Starting out with the MSP-430 (Part 1)
Let me be the first to say, I’ve been spoiled when it comes to working with microcontrollers. While I’ve been writing some pretty nifty code recently, it’s been very much “high level” stuff, code that builds a lot on pre-existing libraries for the Arduino platform. While I’ve still yet to pull the cardinal sin of a GOTO, I’m sure the Arduino way of doing things has surely taught me a few bad practices, even if I’m not aware of them yet!
So in an attempt to redeem myself, and to teach myself quite a lot about the actual hardware I’m spending so much time working with at work, I’ve made my first attempt to get up and running with a Texas Instruments MSP-430 series uC, and a “proper” Integrated Development Environment (IDE), IAR’s Embedded Workbench.
About last year, maybe a bit before then, Texas Instruments launched a series of boards called the Launchpad series. These little boards are intended to get people to play about with the MSP hardware. The cheapest of these retails for approximately $4.30 (Aha!), and includes not only a breakout for one of several “value” line MSP microcontrollers, but an on-board programming and debugging tool and a few push-buttons. The board shown above is a slightly more expensive Launchpad, that features one of TI’s ferromagnetic RAM MSP devices, a 3 axis accelerometer, thermistor, 8 LED’s, and generally a whole load more I/O (due to the pin count of the device).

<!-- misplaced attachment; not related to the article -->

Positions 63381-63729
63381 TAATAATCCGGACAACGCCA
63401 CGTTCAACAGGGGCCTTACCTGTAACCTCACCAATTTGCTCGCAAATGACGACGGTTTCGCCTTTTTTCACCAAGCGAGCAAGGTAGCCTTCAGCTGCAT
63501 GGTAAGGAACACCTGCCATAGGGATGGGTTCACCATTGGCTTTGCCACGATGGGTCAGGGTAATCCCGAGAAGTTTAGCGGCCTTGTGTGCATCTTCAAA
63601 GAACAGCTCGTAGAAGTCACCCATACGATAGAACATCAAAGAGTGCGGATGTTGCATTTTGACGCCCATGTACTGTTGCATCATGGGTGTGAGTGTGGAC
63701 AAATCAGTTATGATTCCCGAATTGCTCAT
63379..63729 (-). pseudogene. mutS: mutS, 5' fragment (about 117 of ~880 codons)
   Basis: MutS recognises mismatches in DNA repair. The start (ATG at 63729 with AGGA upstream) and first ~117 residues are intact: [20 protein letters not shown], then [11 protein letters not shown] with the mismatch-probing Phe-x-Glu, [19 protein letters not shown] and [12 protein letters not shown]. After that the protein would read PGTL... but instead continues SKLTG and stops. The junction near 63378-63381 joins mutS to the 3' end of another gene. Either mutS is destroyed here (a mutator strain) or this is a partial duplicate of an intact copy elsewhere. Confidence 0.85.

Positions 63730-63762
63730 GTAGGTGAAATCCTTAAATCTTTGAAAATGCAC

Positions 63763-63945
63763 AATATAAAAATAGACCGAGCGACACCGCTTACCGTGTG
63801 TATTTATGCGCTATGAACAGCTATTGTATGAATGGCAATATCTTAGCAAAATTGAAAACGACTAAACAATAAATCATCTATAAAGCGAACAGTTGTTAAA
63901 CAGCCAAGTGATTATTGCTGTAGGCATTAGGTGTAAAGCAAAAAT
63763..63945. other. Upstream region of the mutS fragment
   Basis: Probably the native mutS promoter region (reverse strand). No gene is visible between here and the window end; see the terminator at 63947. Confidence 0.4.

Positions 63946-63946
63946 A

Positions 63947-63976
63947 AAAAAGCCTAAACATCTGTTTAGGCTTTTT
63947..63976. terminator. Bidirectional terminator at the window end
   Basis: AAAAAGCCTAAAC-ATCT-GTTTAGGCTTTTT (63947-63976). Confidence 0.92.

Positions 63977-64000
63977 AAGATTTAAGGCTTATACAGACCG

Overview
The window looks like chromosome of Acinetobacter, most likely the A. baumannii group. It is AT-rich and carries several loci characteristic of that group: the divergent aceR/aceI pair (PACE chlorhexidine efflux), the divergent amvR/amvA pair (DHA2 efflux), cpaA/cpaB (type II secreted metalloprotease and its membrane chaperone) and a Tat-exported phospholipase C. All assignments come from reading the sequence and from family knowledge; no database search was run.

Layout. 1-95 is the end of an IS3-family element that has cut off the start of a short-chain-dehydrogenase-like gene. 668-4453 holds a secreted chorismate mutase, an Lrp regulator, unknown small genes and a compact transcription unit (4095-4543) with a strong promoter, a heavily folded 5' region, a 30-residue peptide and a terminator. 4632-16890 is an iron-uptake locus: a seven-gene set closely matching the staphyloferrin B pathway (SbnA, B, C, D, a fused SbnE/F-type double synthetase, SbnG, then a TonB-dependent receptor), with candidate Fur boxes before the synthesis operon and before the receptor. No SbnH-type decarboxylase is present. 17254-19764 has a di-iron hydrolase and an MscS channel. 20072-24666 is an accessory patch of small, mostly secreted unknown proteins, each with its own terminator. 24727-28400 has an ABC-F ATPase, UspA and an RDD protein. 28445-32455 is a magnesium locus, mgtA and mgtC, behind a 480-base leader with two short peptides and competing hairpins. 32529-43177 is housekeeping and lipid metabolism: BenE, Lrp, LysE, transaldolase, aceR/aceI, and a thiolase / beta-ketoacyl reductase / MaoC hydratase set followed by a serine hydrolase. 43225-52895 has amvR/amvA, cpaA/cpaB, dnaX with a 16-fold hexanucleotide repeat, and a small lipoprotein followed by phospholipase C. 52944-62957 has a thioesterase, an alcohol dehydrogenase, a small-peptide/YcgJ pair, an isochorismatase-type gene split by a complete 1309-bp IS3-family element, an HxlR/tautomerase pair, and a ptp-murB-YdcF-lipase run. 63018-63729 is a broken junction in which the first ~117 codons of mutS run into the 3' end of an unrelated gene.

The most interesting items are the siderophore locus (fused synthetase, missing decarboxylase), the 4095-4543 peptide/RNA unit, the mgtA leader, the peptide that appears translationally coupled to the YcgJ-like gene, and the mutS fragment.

Now compare what you’re being offered here to the Arduino platform. Yes, you don’t get the massively simplified community of support and pre-written libraries, but that’s kind of why I’m entering into this adventure. I want to learn what’s involved with the nitty-gritty of programming a microcontroller, not blindly use someone elses code (although that is indeed handy at times…) with no question as to why it does what it does. Not to mention, the concept of hardware debugging with breakpoints is appealing. Once you’ve writtin a good number of “DEBUG.print” statements, you get a bit tired of doing so. And you can’t ignore the price difference either!
I’m going to spend the next post exploring how to get my version of “Hello World” (A blinking LED) running on these devices.